What is the Galleri blood test?

Research in England and Wales is looking into a new blood test that could detect a range of cancers. Earlier research in America has been promising. But it needs further testing in larger trials.

A company called GRAIL Bio UK Ltd makes the Galleri blood test. It is not available in the UK outside of a clinical trial.

The NHS Galleri screening trial is looking at the test in people who do not have cancer. The SYMPLIFY study is looking at the Galleri test in people with possible cancer symptoms. Both the trial and study have now closed to recruitment. 

What does the Galleri blood test look for?

The test looks for abnormal DNA Open a glossary item in the blood. The cells in our body release DNA that circulates in the blood. There are differences in the DNA of healthy cells and cancerous cells. The test aims to pick up these differences. Your blood is tested for signals that might mean you have cancer.

The researchers hope this test will pick up cancers at an early stage. Diagnosing cancer early means there is a greater chance of successful treatment.

The NHS Galleri screening trial

This trial is the result of a partnership between NHS England and a company called GRAIL. It has now closed to recruitment. The trial team used NHS records to search for people aged 50 to 77 who had:

  • not been diagnosed with cancer in the last 3 years, or
  • not been treated for cancer in the last 3 years 

People in some parts of England received an invitation by letter to join. The trial team hoped to recruit 140,000 people. 

Everyone taking part has 3 blood tests over the course of 2 years. This is a randomised trial. This means that those taking part are put into one of two groups by a computer:

  • half the people have their samples tested using the Galleri test - this is the test group
  • the other half don’t have the Galleri test and their blood samples will be stored and may be tested in the future - this is the control group

If you are in the test group and your result shows a cancer signal, this does not mean that you definitely have cancer. It means that you might have cancer. The trial team will explain your results. And refer you to a specialist doctor at your local hospital. You might have further tests.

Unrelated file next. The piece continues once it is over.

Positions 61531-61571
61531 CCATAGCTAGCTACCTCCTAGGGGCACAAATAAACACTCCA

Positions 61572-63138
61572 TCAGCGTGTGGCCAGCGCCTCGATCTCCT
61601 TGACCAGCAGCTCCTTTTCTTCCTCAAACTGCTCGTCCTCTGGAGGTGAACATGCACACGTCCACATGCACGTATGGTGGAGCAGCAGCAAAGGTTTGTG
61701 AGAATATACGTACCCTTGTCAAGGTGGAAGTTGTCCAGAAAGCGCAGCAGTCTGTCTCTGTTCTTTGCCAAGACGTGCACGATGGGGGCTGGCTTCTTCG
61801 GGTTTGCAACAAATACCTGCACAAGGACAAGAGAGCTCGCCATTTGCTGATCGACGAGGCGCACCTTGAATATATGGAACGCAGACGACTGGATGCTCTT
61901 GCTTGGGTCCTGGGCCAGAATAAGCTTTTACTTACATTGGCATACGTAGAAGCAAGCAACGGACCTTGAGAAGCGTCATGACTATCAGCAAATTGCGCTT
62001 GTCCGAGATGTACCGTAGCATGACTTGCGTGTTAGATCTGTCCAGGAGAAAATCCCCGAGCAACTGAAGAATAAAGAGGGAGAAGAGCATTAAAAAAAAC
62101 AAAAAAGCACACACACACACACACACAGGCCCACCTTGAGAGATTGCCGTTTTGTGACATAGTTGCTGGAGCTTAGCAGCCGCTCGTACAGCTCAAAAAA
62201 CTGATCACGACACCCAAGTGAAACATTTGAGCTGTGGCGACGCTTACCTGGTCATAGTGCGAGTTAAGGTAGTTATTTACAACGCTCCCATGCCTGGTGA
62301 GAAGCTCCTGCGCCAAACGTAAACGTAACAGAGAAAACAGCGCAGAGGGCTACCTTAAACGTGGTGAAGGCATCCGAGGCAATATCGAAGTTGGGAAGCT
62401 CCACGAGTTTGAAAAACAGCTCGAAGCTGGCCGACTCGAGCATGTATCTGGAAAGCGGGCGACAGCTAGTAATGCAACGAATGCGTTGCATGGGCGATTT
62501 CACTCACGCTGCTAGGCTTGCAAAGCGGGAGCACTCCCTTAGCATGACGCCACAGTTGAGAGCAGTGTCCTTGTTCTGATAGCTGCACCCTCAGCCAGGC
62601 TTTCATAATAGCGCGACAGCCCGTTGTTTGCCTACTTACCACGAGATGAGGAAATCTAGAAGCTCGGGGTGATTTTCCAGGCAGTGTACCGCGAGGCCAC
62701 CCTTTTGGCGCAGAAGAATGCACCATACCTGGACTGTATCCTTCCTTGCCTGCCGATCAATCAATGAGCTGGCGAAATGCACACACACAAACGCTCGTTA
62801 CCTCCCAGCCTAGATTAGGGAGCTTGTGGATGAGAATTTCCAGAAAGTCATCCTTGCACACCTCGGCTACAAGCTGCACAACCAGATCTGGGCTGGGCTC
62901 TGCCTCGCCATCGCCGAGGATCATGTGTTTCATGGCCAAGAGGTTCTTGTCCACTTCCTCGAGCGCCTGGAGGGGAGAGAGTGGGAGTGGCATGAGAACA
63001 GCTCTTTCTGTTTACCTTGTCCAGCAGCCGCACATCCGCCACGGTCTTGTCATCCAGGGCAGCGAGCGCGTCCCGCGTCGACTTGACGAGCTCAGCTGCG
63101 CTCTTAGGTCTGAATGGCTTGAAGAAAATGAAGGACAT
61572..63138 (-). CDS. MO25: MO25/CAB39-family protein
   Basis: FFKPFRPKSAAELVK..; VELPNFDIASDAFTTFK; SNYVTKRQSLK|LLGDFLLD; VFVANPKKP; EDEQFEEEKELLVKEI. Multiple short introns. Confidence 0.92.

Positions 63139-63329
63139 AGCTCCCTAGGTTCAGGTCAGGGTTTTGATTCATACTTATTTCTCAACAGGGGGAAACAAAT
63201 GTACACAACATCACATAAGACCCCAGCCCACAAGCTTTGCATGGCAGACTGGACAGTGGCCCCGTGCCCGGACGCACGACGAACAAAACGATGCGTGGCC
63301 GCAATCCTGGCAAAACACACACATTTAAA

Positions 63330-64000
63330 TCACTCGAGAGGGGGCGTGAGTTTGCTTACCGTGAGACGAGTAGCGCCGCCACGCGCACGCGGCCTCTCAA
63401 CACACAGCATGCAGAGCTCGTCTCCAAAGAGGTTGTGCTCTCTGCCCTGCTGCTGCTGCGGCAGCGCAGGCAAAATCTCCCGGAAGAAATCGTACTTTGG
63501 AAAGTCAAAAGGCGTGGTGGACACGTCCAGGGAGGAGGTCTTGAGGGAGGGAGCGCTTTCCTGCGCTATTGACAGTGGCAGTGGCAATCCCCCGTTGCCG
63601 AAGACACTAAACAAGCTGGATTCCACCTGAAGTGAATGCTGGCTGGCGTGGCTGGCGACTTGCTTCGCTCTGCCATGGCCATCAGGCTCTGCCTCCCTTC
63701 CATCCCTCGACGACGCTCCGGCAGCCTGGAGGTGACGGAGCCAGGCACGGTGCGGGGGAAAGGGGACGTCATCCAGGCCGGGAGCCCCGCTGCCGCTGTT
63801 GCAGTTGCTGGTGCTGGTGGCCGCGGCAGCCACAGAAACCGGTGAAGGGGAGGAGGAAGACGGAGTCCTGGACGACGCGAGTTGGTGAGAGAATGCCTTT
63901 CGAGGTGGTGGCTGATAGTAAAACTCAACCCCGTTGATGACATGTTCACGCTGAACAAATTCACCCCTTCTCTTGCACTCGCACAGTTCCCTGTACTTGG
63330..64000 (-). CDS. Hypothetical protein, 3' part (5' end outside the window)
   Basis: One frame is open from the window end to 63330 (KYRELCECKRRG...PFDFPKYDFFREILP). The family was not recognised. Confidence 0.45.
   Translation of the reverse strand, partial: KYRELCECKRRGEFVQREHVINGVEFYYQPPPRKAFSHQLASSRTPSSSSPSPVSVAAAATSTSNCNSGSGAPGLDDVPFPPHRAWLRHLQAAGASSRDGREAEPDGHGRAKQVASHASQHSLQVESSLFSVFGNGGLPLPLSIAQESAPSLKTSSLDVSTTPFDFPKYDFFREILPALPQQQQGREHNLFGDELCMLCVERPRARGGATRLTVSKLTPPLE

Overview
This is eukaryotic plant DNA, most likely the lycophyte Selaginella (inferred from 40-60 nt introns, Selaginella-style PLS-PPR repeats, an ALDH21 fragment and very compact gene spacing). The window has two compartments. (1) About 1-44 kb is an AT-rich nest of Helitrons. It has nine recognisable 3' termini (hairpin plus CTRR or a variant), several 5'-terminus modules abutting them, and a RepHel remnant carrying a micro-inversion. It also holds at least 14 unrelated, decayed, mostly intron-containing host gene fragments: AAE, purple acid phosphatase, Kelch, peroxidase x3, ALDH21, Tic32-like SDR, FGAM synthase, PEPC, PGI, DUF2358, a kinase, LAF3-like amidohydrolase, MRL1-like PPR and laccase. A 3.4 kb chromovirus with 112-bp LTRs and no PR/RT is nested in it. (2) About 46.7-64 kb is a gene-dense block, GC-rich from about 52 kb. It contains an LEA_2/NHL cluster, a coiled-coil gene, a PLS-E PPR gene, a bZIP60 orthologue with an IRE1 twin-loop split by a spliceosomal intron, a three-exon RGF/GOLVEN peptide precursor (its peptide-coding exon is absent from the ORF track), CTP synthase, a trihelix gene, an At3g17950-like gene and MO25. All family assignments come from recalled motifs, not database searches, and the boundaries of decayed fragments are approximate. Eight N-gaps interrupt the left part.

What are the benefits and risks of taking part?

By taking part you could help others. The trial results may show that the Galleri test is able to pick up cancer early, when it is easier to treat. This in turn will help treat more cancers successfully.

The Galleri test is not perfect and can give a wrong result. This could cause you some anxiety. You may have tests that are unnecessary if it’s found you don't have cancer.

When you have your blood sample, a member of the trial team will explain the possible benefits and risks of taking part.

The SYMPLIFY study

This study is looking at the Galleri test in people with possible cancer symptoms. It has now closed to recruitment.  

Everyone in the study had tests to check for cancer in the usual way. They also gave a sample of blood which was tested with the Galleri test. 

The study team continue to follow those taking part. They will check health records. And they will collect information about appointments, tests and test results that people have.

Has it already been tested?

Researchers in America looked at an earlier version of the Galleri blood test. These trial results showed that the test was able to pick up over 50 types of cancer. This included those types of cancer that are difficult to diagnose early, such as pancreatic cancer and oesophageal cancer.

This was very early research in a small number of studies. The blood test now needs further testing in a larger number of people with both common and less common cancers. And research also needs to follow people for longer after the test.

We have more information about the Galleri blood test and the research so far in our press story.

I have symptoms of cancer, what should I do?

You should contact your doctor if:

  • you have any possible signs and symptoms of cancer
  • you notice a change that isn't normal for you
  • you notice that a change continues or worsens even after you’ve sought help it

This should be the case, even if you are taking part in this research.

Your GP can refer you to a specialist or to have tests if they think that you might have possible symptoms of cancer. 

Cancer screening

It’s very important that you consider cancer screening when invited, whether you are part of this research or not. This trial does not replace cancer screening. There are 3 national screening programmes in the UK:

Lung cancer screening is also recommended for people at high risk of developing lung cancer. This is called targeted lung cancer screening. It will be some time before a screening programme is rolled out across the UK. Meanwhile, there are lung health checks available in some parts of England.

Remember cancer screening is for people with no symptoms at all. If you have symptoms, don’t wait for a screening invitation. Contact your doctor as soon as possible.

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